7 Can't-Miss Party Ideas from Amy Atlas
Delicious Party Details
Don't get the wrong idea: Amy Atlas (pictured here with sons Zach, left, and Josh) may count Kelly Ripa and Brooke Shields among her clients, but this New York City event planner insists that a celeb-size budget isn't the main ingredient for an unforgettable bash. Her true essential? Ingenuity. "It's the small, thoughtful moments guests remember," she explains, "and those rarely cost much."
Atlas's new book, Sweet Designs ($27.99; Hyperion), brims with savvy hosting advice, including the affordable moves here. Among them: the shockingly cheap secret to pretty favor bags, a no-fail method for stunning table settings, and what just may be the cutest cookies ever.
Blah brown sacks can bear fruit, beautifully.
All you need to transform paper lunch bags into chic little cherry carriers is a pair of scallop-edged scissors — though a bit of baker's twine never hurts!
(Fiskars Scallop Paper Edger Scissors, $2.25; dickblick.com)
Set a buffet that rises to the occasion.
Sure, flat platters and trays will serve food, but they certainly won't display it. Atlas ups the visual drama by varying heights — note the footed compote and cake stand at left. The party planner also filled this picnic basket with books that function as risers. "When I'm really in a pinch," she adds, "I'll whip up a pedestal by covering a block of Styrofoam or a shoe box in wrapping paper."
A scrappy use for old fabric: custom goody bags.
Just fill cellophane pouches with candy, then fold cloth or paper over the top and secure with glue dots or staples. Tack the treats to a bulletin board so guests can help themselves.
(Cellophane bags, $5 for 100; 3" × 5"; clearbags.com)
Turn premade pound cake into chichi petits fours.
"People will swear these are from a fancy bakery," says Atlas of this tempting shortcut. To follow her lead: Use a serrated knife to cut the crust off a pound cake, then slice the cake into one-inch squares. Place them on a cooling rack with parchment paper underneath, pour icing over the squares, and let set for an hour. Atlas's 60-second icing recipe? Mix four tablespoons of water to two cups of sifted confectioner's sugar. Tint the mixture by stirring in a bit of gel food-coloring.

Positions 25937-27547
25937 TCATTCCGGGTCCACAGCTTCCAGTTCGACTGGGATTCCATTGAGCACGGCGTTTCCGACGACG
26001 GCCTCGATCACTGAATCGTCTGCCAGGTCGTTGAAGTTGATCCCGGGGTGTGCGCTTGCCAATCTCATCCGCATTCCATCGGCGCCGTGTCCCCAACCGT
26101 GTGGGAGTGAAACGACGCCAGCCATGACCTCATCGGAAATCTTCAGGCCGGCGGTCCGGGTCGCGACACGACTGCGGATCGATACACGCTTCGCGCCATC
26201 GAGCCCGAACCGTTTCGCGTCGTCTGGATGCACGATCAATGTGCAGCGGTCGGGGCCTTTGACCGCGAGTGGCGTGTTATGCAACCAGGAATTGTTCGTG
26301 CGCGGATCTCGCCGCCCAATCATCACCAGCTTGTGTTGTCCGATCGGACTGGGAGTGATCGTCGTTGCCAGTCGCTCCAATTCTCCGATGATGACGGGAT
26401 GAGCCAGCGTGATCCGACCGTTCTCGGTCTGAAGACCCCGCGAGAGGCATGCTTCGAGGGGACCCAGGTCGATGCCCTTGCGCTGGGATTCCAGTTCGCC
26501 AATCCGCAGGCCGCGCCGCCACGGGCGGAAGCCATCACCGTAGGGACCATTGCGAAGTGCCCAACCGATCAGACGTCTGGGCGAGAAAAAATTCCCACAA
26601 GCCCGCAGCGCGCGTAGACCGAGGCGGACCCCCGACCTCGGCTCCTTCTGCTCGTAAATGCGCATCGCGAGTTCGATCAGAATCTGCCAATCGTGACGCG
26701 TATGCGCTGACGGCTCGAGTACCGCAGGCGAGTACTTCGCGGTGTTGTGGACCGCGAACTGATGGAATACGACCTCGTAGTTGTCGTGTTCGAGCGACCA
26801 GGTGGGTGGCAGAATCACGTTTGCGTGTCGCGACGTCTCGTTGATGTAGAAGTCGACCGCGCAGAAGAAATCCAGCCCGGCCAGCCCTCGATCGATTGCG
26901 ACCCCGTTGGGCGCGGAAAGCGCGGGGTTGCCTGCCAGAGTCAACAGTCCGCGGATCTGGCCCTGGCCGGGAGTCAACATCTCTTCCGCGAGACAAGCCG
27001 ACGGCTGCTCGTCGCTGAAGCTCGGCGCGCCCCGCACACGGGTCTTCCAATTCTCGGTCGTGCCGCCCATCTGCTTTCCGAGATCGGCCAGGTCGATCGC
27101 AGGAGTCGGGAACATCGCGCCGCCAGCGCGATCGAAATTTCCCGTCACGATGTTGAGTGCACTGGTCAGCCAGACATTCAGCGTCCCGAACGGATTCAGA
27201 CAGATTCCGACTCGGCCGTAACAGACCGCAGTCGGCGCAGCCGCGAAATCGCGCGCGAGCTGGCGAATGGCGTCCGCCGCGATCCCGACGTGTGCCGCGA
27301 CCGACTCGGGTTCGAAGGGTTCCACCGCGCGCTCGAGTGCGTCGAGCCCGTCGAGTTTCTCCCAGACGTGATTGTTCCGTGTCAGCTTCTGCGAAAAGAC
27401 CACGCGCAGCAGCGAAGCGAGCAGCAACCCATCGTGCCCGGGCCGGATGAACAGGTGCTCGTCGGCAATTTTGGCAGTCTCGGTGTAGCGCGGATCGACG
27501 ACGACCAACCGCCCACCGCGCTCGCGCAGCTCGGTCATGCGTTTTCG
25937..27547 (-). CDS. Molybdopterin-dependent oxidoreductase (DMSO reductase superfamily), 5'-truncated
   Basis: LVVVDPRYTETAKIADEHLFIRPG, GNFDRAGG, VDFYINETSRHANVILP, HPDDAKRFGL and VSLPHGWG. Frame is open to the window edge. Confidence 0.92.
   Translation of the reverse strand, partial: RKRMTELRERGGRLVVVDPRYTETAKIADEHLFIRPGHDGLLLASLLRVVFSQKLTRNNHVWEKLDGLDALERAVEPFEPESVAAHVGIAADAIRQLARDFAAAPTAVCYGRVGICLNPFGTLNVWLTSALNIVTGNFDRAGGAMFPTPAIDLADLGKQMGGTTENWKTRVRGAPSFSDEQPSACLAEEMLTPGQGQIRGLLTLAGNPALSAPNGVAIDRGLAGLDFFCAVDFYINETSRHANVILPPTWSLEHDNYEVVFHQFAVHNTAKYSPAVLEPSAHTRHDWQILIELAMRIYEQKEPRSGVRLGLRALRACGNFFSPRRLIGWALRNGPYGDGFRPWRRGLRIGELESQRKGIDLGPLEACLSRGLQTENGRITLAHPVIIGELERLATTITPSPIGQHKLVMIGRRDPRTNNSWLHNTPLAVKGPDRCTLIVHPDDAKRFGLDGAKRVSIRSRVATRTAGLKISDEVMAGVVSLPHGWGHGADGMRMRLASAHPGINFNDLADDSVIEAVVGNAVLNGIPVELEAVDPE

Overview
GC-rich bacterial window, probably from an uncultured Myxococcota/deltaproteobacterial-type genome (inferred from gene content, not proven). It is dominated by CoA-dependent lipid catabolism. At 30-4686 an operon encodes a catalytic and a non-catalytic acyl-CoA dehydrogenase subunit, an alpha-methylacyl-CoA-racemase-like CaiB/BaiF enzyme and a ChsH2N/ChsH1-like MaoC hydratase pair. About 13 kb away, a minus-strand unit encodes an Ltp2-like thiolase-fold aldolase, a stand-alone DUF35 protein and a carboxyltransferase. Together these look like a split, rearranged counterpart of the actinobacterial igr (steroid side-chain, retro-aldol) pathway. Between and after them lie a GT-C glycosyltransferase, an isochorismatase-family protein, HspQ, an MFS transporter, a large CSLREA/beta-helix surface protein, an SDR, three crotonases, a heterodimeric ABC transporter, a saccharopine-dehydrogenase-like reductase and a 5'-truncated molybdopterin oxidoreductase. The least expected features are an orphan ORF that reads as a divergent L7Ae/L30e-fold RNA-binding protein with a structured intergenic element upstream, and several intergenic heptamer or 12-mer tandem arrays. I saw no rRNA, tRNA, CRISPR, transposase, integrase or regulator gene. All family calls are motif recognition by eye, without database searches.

Give ordinary cookies an extraordinary twist.
Here, Atlas relied on a bread slice-shaped cutter to create sugar cookies that pose as sandwiches. You can fill them with anything — from frosting to actual peanut butter and jelly. Gingham tissue paper enhances the picnic-in-the-park appeal.
(Bread-slice cookie cutter, $12.95; coppergifts.com. Tissue paper, $5.75 for 12 sheets; 20" × 30"; creativegiftwrapping.com)
Trim bowls with nifty notions.
"I love the way rickrack dresses up ramekins, glasses, even the rim of a platter," says Atlas, who keeps the ribbon in place with glue dots.
Dapper tags add apothecary flavor to self-serve favors.
Elevate bulk candy by decanting it in handsome jars wearing old-school labels. Download our PDF of six different labels. Print onto card stock and cut out the labels. Then use an X-Acto knife to create slits, as shown, and slide a ribbon through the slits for hanging.
(For similar jar, $7.44; walmart.com for stores)